Reader mail: places to see before you die

We’re frantic and between grand excursions that you’ll hear about next month, so let’s simply dip into the reader mailbag.

First: Two responses regarding the recent, three-part series about Native American tourism.

“My work as a documentary photographer has taken me out to the Great Plains to live among (and between) the Lakotas of Pine Ridge and the ranchers of Nebraska’s little border towns,” writes Melinda Rose of Pennsylvania.

“Over the past few years I’ve met some really fine people and I have been putting together some ideas that, through a genuine sense of cooperation, could help bring tourism into these two struggling communities. I have been presenting my ongoing project — ‘Healing on the Line’ — at galleries and university conferences.”

We’ll let you know if the exhibit makes its way into Wisconsin.

“I am writing to thank you for your thoughtful column about Ojibwe tourism,” writes Judy Skog of the Madison area. “I have visited many Native American museums and cultural events across the country.

“I had the good fortune to visit Waswagoning last summer. I was impressed with the quality of the installation and the depth of culture that was shared on our tour. I was also impressed with the caring of the people I encountered on the grounds.

“It is critical for non-Native people to visit places like this, to learn the culture and meet the people, so we are less afraid of the ‘other.’ I think Nick Hockings and his friends have done a marvelous job of creating a place where this learning can happen.”

We need to enlarge the Midwest representation in the book “1,000 Places to See Before You Die” by Patricia Schultz. Here are a couple of your ideas.

“About three years ago we discovered a new place,” writes Barbara Lee Micheln of Kenosha, referring to the Upper Peninsula. “It is Bessemer, Michigan. You are in the center of the best area. 

“You can explore the waterfalls on the Black River, wander the shores of Lake Superior, hike the Porcupine State Park and enjoy the vistas from the Porkies – and that’s just summer and fall.  In the winter, you have great ski trails and Copper Peak, the world’s longest ski jump.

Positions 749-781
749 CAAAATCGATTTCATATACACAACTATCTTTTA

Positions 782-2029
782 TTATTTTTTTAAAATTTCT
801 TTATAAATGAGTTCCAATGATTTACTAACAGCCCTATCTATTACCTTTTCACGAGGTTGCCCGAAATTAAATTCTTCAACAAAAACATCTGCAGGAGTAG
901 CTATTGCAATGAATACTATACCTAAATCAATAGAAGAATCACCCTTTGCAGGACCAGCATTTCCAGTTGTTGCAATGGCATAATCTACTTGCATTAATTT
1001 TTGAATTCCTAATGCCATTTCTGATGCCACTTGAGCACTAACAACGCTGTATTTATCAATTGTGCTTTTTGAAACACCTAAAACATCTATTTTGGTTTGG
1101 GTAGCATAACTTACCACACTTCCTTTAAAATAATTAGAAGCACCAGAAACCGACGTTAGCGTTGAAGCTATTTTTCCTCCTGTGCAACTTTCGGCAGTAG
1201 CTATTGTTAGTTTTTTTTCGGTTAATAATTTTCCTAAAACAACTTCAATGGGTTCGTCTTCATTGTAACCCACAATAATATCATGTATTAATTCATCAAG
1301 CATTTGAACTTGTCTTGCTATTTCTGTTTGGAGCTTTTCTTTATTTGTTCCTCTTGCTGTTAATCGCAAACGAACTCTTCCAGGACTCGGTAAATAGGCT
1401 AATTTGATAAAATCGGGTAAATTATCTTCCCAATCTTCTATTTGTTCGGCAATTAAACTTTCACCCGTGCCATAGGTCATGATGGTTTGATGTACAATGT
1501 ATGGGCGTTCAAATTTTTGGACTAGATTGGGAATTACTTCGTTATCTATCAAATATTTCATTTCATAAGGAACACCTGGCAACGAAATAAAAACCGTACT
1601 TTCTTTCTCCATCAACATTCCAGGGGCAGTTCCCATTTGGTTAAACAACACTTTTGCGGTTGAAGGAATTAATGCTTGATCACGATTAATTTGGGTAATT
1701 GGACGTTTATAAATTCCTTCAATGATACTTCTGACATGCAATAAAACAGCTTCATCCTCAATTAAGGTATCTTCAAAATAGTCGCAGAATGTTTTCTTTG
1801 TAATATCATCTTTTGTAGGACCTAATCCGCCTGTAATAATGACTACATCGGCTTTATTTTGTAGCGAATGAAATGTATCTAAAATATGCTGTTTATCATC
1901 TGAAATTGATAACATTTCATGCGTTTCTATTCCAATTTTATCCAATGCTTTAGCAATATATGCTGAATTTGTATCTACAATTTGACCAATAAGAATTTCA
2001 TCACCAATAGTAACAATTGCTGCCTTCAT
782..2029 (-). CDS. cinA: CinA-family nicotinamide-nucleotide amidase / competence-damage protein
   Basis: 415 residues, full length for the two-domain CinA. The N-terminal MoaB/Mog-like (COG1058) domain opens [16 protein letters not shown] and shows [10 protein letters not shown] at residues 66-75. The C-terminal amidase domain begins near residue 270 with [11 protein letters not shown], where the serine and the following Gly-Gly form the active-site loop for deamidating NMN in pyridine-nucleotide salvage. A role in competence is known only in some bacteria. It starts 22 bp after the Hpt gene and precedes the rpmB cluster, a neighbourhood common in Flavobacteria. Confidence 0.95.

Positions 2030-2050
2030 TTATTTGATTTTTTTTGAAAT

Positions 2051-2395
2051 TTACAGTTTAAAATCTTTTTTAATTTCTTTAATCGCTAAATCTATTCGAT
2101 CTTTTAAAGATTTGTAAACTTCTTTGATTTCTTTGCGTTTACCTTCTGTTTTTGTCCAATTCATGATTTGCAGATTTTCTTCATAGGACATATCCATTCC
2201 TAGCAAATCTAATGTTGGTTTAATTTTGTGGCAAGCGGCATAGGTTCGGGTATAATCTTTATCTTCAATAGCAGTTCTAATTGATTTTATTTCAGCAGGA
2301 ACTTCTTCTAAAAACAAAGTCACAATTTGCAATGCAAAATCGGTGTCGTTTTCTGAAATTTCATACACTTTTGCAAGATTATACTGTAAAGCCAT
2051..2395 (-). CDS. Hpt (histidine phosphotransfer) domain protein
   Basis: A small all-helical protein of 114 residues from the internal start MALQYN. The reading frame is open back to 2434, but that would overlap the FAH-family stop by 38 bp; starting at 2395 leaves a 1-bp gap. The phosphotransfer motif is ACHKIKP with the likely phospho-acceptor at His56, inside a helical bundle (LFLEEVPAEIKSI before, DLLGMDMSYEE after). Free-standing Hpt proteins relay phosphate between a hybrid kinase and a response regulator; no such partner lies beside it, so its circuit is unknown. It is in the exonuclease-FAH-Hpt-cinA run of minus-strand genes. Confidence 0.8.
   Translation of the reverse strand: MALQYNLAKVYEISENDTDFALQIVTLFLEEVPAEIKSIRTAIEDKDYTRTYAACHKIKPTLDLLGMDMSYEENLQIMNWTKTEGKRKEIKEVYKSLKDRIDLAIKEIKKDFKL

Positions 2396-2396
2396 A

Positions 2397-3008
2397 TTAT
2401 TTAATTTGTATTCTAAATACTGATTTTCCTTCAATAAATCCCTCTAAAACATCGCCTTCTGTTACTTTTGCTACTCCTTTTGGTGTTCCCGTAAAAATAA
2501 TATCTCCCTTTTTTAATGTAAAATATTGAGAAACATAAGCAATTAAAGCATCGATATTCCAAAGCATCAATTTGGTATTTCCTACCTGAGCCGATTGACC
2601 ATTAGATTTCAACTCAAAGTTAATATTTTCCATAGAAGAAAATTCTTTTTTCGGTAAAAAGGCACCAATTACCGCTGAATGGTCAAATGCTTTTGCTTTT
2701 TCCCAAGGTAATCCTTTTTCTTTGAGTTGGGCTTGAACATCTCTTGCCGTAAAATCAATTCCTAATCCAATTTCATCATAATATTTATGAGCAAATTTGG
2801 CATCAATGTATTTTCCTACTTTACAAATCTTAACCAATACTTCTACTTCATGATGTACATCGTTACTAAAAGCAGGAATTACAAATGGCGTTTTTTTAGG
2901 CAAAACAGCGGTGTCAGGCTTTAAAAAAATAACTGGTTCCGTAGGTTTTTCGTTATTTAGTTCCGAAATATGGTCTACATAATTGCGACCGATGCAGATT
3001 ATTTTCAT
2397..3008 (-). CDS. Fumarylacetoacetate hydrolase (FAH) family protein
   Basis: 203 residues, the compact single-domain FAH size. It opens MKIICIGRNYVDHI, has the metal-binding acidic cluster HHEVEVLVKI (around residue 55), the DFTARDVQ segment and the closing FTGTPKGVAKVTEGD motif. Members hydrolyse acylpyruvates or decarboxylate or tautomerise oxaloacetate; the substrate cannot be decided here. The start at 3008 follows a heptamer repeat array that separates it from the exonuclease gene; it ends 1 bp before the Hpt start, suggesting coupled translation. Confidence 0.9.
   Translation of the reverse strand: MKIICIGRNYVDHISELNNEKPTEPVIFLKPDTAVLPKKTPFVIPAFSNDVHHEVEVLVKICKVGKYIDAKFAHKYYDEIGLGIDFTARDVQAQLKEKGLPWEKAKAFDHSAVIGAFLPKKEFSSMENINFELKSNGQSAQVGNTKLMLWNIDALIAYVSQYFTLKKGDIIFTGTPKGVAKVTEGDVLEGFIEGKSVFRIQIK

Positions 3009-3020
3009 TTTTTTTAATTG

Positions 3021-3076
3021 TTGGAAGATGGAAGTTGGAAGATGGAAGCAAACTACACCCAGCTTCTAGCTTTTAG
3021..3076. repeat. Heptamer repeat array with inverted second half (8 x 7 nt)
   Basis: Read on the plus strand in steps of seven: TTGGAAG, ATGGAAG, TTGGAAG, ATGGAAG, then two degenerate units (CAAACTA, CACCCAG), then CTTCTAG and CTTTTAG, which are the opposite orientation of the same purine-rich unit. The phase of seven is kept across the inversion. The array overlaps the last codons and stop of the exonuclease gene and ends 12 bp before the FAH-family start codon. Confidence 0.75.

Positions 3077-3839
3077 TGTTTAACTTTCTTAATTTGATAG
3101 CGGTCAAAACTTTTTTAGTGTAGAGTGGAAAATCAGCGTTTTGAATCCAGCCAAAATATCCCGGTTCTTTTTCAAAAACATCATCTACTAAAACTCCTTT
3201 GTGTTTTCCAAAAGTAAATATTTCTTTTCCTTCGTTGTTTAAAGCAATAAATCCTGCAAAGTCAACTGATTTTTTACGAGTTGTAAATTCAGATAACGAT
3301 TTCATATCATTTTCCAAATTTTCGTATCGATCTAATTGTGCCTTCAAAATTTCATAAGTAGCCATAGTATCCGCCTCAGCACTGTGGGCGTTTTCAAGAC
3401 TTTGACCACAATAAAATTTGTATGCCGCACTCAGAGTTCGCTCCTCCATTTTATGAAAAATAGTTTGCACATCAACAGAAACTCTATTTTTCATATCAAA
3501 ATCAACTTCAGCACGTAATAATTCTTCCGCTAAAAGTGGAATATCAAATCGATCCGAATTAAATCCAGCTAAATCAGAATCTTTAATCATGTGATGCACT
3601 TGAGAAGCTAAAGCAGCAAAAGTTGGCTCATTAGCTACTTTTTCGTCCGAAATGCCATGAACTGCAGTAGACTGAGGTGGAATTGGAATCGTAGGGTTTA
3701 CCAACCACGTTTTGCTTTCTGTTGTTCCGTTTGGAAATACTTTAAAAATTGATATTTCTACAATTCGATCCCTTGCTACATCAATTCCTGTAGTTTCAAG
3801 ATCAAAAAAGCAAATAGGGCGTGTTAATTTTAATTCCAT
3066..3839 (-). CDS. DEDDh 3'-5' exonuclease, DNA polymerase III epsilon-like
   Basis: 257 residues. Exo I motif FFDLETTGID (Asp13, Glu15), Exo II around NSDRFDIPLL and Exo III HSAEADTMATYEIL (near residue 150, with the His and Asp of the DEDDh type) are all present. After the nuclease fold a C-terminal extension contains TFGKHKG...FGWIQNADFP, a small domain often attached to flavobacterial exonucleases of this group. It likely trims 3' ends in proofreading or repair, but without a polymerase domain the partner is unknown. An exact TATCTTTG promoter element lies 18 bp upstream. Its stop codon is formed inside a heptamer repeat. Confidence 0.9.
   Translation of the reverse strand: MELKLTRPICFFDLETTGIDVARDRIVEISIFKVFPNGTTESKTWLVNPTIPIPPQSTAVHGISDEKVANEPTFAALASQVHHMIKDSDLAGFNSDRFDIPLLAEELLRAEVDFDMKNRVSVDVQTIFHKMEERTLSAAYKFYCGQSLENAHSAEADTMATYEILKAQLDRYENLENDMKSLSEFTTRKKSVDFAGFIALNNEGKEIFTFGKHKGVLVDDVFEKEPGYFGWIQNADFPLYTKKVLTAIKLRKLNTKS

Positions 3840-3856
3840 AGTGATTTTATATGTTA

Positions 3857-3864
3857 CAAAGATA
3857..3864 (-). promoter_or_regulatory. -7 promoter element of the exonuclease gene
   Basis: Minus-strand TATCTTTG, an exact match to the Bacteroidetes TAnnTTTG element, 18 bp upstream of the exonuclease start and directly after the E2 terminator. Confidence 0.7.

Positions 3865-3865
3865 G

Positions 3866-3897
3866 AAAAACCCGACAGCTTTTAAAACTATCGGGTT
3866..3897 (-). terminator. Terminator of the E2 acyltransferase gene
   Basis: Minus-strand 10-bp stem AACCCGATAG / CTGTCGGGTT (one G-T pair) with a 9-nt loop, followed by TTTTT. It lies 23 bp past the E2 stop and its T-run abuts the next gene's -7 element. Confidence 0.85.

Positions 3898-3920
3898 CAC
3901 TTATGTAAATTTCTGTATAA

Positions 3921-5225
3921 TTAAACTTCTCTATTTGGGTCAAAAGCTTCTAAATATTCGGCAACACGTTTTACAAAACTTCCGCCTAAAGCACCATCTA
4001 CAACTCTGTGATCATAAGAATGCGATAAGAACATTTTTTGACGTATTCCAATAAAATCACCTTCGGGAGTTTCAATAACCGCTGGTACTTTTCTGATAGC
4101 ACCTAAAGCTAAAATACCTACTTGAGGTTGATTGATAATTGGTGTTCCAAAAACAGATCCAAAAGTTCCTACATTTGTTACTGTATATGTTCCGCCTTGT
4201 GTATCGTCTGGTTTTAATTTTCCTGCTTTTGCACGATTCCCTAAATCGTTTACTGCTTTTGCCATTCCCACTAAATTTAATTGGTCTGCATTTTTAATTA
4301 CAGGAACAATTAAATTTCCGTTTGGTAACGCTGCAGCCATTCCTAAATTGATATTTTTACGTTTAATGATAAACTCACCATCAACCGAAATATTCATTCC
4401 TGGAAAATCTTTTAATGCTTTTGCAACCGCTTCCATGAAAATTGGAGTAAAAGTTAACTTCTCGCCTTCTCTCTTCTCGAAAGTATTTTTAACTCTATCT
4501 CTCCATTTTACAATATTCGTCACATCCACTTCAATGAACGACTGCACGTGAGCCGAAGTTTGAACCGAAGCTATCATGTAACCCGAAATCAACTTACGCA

“We discovered a wonderful B&B in Bessemer: Black River Crossing.  It is a huge, long home: bright and cozy at the same time.”

To learn more, go to or call (906) 932-2604. Owners Stan and Sue Carr are Wisconsin natives (Oconomowoc and Watertown, respectively). To learn more about the area, go to or call (800) 562-7134.
Barb Schroeder of Kenosha offers this:

“Please add Door County to your list of great places to visit in Wisconsin. Each and every little town has its own distinct view. Artists and photographers alike are drawn to this area because of its endless beauty.

“With 250 miles of shoreline, five state parks and more than a dozen county parks and conservation areas, Door County offers endless variety in ways to enjoy scenic outdoors. 
”My husband and I own a vacation home up there, and each time we visit, there is something new to discover.”

Publicist Carla Minsky of Fond du Lac writes that a client, Sundara Inn & Spa, Wisconsin Dells, is building the first spa residential community in the Midwest.

“Eight lifestyle villas are being built in the pine forest that surrounds Sundara,” she says. “These villas are for ownership and rental,” and the first will be finished in December.

Prices start at $750,000 (yes, that’s four zeroes). To learn more, see or call (888) 735-8181.

We received a big whoosh of favorable feedback about our description of prestigious Canoe Bay Resort, near Chetek. That included a query from a lesbian friend, who asked if the property was gay-friendly.

“Canoe Bay got a great response to your piece as well:  calls and e-mails asking for brochures,” writes publicist Kristen Hammer.  “Yes, your reader and her partner would be welcome and will enjoy Canoe Bay immensely, I’m sure.”